How a Productivity Season Can Help You Reach Your Goals

Goal line on football field

Reaching your goals is like reaching the end zone

Sunday night, the NFL season came to an end. What started at the end of July with 32 teams in training camp, finished with one team holding the Lombardi trophy. Those 32 teams, if they haven’t already, will soon start working towards the 2018 season.

 

I often use sports analogies when helping my clients improve their productivity. For example, I compare clients’ goals to a sports team’s goal of winning a championship. When my clients are setting their goals, I often ask my clients to define their season as well.  Football has football season, clients have a productivity season. Defining a productivity season helps put a time limitation on goals, and also provides a foundation for planning, executing, and reviewing those goals.

 

How do you define your productivity season?  A season can be any length (calendar year, fiscal year, quarter, month, etc), as long as it has a specific start and end date. Whatever time period you select should include your peak or busy season, that time of year when demands are highest. Most businesses have a busy season. For example, the busy season for many retailers is the holiday shopping season starting on Black Friday. For tax and accounting professionals, it’s January through April 15th. Think of your season like football season. There’s a preseason, a regular season, a postseason, and an offseason.

 

Preseason – a period prior to the beginning of the regular season which is devoted to training and preparation

Preseason is the time for determining your goal for the upcoming season and establishing and getting used to the systems and tools you’ll use. If you’ve decided you’re going to use Quickbooks to track your business financials, preseason is when you set it up and learn how to use it.

 

Regular season – the portion of the year in which regulated games are in session in order to determine which teams advance to the postseason

During the regular season, you’ve started to use your systems and tools to make progress towards your goal. It helps to have benchmarks or milestones along the way to make sure you’re on target for meeting your goal and whether you need to make any adjustments to your systems before the busy season hits.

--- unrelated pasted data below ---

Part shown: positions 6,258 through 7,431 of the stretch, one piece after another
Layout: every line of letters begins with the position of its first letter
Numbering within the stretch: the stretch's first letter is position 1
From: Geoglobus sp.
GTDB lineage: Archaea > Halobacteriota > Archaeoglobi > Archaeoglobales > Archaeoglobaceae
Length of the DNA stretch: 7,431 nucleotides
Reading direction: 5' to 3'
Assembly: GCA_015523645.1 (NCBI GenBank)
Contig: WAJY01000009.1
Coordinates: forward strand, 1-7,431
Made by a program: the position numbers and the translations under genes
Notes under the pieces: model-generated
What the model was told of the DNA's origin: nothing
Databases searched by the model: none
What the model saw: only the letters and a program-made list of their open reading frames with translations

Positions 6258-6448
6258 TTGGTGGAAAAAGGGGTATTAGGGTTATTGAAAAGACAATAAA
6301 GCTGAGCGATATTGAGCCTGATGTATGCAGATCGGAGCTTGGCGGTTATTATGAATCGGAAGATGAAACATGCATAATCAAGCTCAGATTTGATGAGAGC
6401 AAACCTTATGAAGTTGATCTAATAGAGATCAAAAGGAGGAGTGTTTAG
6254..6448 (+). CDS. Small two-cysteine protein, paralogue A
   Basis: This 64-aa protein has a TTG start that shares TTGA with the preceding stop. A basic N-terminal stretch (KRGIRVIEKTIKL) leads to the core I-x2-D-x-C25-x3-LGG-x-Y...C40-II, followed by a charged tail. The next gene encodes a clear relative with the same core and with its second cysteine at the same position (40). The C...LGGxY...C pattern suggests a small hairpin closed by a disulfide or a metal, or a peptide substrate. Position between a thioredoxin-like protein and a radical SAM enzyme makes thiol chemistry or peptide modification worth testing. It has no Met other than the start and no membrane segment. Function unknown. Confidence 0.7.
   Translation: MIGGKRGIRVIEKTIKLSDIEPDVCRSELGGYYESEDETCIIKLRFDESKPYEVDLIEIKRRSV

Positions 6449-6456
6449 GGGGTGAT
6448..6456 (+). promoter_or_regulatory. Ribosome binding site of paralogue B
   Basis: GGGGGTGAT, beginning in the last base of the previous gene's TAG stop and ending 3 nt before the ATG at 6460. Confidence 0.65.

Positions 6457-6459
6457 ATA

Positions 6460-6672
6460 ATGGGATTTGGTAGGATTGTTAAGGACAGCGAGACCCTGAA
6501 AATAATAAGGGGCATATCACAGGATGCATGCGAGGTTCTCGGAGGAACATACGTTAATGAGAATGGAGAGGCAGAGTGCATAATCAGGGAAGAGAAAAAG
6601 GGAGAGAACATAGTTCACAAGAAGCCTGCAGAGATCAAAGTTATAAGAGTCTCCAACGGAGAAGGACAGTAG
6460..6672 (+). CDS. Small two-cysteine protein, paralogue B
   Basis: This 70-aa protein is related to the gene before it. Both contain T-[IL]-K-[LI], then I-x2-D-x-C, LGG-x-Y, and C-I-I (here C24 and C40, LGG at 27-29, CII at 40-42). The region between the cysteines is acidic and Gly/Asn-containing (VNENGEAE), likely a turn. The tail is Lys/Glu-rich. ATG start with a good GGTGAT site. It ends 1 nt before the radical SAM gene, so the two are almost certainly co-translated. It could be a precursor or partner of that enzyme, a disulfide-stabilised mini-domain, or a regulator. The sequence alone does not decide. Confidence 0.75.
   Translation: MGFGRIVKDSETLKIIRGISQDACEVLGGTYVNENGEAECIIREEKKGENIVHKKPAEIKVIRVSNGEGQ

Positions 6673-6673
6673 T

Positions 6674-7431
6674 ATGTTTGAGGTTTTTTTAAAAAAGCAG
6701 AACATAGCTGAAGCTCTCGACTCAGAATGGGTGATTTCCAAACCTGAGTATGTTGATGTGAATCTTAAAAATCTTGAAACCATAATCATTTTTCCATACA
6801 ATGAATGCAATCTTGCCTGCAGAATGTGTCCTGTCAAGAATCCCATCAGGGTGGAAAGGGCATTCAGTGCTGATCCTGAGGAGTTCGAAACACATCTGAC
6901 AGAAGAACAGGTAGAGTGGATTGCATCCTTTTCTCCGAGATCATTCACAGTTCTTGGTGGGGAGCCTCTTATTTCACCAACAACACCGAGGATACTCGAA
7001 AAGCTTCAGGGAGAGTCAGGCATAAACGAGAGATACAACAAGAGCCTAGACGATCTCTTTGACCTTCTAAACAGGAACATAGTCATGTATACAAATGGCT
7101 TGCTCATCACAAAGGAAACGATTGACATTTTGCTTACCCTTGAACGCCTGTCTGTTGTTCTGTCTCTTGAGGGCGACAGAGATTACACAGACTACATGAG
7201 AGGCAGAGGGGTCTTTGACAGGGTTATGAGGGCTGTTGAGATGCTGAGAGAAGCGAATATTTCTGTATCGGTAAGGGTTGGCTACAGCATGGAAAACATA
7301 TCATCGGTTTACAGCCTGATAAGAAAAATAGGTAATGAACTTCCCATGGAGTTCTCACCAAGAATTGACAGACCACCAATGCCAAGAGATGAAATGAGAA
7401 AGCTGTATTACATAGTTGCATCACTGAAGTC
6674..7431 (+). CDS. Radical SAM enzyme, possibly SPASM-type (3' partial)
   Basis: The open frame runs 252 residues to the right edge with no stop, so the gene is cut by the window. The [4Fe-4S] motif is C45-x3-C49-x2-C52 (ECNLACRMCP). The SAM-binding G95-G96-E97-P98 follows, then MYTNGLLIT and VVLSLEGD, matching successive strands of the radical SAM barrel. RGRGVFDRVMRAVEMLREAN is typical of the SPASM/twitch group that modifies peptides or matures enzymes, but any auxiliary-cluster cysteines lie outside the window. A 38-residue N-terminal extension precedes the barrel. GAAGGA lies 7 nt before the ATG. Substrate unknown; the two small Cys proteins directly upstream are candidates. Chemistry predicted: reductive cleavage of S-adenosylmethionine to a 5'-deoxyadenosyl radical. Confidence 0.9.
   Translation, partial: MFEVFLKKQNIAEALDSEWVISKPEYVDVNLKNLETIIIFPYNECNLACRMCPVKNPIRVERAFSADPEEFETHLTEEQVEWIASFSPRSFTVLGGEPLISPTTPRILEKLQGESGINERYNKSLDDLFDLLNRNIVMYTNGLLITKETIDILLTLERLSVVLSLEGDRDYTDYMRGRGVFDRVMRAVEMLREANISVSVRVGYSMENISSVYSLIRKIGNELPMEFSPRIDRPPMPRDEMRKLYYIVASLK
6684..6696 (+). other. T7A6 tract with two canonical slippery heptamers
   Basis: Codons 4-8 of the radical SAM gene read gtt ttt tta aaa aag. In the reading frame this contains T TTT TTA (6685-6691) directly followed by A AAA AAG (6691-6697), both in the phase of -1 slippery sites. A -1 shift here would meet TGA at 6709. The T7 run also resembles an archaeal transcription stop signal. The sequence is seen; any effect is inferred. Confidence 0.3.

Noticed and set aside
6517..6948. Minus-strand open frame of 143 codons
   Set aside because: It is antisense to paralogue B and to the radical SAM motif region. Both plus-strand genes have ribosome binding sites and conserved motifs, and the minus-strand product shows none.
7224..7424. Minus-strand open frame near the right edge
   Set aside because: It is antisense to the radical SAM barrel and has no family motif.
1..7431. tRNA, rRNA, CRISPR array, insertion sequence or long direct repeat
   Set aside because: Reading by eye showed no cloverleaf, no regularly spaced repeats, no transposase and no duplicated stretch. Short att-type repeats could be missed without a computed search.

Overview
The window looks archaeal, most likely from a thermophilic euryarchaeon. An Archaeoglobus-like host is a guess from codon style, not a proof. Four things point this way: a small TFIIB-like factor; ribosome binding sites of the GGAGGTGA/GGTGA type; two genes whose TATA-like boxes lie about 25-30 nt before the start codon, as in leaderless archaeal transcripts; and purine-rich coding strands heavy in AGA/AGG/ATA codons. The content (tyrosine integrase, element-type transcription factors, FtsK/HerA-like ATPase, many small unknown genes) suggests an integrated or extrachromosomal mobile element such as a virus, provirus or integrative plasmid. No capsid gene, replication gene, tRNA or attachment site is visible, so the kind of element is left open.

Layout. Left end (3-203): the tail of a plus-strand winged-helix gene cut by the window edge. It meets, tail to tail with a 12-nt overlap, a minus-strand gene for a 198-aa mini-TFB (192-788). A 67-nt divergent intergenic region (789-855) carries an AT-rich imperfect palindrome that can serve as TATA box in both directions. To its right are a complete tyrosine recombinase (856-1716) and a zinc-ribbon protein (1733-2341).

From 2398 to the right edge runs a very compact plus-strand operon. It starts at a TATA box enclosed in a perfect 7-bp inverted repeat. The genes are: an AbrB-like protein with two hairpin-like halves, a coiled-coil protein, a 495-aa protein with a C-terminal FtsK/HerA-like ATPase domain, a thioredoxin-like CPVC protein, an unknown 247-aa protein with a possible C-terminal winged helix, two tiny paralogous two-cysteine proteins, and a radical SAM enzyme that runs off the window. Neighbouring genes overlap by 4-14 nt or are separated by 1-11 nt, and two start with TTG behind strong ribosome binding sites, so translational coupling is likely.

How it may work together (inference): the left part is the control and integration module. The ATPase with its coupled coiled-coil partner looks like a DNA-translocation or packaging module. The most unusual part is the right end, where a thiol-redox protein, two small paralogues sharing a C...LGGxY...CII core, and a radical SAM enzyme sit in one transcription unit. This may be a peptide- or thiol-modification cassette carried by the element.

Postseason – the period after the end of the regular season during which additional games are played, especially to determine a champion

The postseason starts when your busy season kicks in. In the postseason, the competition gets tougher and challenges get bigger. The higher demands of the busy season often push your systems to the limit. All or most of your adjustments to your systems should have already been made because there’s no time for big changes in the postseason. At the end of the postseason/busy season, you’ll know whether you’ve succeeded or failed to reach your goal.

 

Offseason – a time of suspended or reduced activity; the time during which an athlete is not training or competing

The offseason is the time to recharge and review. After the demands and stress of the postseason, it’s important to recharge both physically and mentally. Once you’ve recovered, then take time to reevaluate. Ask questions. If you failed to reach your goal, figure out why and what you need to do differently. If you succeeded, still ask questions: Why were you successful and you consistently replicate that success? The answers to those questions will help you as you cycle back into a new preseason with new goals, tools, and systems.

 

Using a productivity season helps many of my clients and can help you consistently set and achieve goals to increase your productivity.

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